creator Searching for one content creator's work requires a standard robot-parsable format for the information. A personal name, institutional name, or other text entry is permissible. One element or one keyword represents only one creator. Multiple creators are to be represented with multiple keywords in the tag or multiple tags. Search engines may index by any component of a name, so a content creator need only enter a name once in one first-last or family-given order (e.g., Pat Thunderbird or Thunderbird, Pat, but not requiring both). content-creator Proposal
publisher Searching for one content or page publisher's work requires a standard robot-parsable format for the information. This often differs from creator or author when the publisher is an institution. An institutional name, personal name, or other text entry is permissible. One element or one keyword represents only one publisher. Multiple publishers are to be represented with multiple keywords in the tag or multiple tags, although multiple publishers are less common than multiple authors or creators; multiplicity is more likely for a legal name and a well-known name. Search engines may index by any component of a name, so a publisher need only enter a name once in one order. Proposal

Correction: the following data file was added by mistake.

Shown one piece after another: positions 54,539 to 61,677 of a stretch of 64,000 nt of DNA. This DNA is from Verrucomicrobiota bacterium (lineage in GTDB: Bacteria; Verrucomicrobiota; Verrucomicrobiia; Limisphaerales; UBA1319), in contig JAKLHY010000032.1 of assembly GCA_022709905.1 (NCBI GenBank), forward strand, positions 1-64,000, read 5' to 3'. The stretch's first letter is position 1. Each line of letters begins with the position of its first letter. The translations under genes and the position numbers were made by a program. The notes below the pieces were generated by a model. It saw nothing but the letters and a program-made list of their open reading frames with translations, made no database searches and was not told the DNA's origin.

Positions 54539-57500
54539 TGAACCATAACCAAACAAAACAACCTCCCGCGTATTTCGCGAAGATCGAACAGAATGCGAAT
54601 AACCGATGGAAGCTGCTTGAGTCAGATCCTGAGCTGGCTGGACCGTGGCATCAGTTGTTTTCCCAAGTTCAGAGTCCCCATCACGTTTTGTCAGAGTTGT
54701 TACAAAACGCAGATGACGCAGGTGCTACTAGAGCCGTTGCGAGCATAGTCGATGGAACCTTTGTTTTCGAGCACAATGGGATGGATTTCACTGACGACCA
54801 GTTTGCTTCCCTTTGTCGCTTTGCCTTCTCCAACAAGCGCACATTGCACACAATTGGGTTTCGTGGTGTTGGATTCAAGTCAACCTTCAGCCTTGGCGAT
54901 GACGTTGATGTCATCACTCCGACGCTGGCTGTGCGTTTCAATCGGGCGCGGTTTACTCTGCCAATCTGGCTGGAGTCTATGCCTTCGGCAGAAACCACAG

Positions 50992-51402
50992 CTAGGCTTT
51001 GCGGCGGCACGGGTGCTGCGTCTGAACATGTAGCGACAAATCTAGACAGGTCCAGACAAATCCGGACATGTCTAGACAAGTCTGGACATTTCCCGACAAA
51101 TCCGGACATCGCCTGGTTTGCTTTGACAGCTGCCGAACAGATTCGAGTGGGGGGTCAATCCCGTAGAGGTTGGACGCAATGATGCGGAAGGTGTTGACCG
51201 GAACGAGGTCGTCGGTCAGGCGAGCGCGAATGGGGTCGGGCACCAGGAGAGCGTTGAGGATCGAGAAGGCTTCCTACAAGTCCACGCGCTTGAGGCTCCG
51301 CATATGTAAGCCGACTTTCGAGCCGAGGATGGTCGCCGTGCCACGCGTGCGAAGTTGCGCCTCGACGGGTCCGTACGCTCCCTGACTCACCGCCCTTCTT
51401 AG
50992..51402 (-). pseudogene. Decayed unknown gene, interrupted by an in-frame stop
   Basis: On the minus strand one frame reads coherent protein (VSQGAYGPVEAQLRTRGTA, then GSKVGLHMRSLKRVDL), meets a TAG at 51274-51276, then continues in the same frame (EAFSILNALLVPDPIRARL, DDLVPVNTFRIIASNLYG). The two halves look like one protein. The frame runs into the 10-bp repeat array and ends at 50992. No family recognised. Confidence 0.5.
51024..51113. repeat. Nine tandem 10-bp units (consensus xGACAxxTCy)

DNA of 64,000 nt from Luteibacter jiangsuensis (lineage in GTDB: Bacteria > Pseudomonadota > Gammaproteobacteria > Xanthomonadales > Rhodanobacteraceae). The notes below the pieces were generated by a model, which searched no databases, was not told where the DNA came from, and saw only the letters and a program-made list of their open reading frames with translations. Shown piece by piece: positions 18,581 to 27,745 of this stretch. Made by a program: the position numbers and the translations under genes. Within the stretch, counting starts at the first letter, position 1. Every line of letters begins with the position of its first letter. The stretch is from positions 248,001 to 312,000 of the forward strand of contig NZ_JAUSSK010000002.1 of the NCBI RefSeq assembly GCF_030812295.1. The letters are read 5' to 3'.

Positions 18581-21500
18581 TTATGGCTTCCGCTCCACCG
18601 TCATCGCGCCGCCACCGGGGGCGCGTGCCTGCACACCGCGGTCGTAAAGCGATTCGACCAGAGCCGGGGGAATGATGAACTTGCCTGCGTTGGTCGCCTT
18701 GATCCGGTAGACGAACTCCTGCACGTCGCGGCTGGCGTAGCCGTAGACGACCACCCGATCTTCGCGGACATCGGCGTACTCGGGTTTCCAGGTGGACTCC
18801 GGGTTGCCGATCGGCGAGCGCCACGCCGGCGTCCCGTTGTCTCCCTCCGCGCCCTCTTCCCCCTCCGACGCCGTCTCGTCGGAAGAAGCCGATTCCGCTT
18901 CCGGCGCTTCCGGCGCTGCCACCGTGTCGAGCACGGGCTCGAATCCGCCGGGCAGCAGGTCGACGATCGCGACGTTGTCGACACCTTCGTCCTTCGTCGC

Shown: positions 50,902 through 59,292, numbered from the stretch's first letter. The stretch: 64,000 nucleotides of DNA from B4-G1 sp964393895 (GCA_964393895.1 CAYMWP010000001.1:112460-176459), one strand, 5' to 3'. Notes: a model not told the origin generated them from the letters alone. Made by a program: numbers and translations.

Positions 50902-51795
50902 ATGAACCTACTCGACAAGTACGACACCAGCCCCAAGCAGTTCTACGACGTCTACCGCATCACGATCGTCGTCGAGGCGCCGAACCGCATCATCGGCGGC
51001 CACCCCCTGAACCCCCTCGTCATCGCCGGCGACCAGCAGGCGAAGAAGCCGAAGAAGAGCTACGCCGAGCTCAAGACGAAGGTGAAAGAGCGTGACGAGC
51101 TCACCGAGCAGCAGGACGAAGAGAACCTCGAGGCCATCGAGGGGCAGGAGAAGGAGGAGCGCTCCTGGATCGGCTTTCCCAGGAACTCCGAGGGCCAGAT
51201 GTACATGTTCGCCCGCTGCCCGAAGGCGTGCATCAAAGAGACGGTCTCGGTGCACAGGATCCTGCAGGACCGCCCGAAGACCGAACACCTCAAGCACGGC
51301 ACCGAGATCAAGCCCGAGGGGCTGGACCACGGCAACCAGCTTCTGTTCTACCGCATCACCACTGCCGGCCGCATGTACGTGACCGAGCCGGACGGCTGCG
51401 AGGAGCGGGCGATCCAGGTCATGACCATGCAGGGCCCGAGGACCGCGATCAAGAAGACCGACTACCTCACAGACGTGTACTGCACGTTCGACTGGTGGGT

rights As a page effectively appears in at least two forms, usually one as interpreted and displayed on a device and the other as source code, arguably intellectual property rights that must be asserted must be asserted in ways understandable in both contexts. For example, an uninterpreted © is a raw representation that may legally fail as part of copyright notice to someone seeing source code and not the display, important when someone wants to copy source code for use elsewhere and may rely on a defense of innocent infringement. While such assertions can be made in a comment element, it may be helpful to have a tag that search engines can parse and index verbatim. The value is Unicode text, and may include standard and nonstandard notices, invocations of licenses such as GFDL and ASCAP. and any other information. ASCII text would not suffice when a name or notice legally may have to be in a non-Roman alphabet, but no alternative may yet exist in HTML5. Search engine storage may impose a length limit, but, because of legal consequences, if the value's length exceeds a given limit the search index should retain or interpret none of it but only refer to it. For the synonymy, IP, IP-rights, and IP-right are not reserved; while the abbreviation IP 'intellectual property' is common among attorneys in the U.S., page authors will more likely be computerate, and the abbreviation may be wanted for 'Internet Protocol'. copyright; right; patent; trademark; service-mark; license; licensing; intellectual-property; intellectual-property-rights; intellectual-property-right Proposal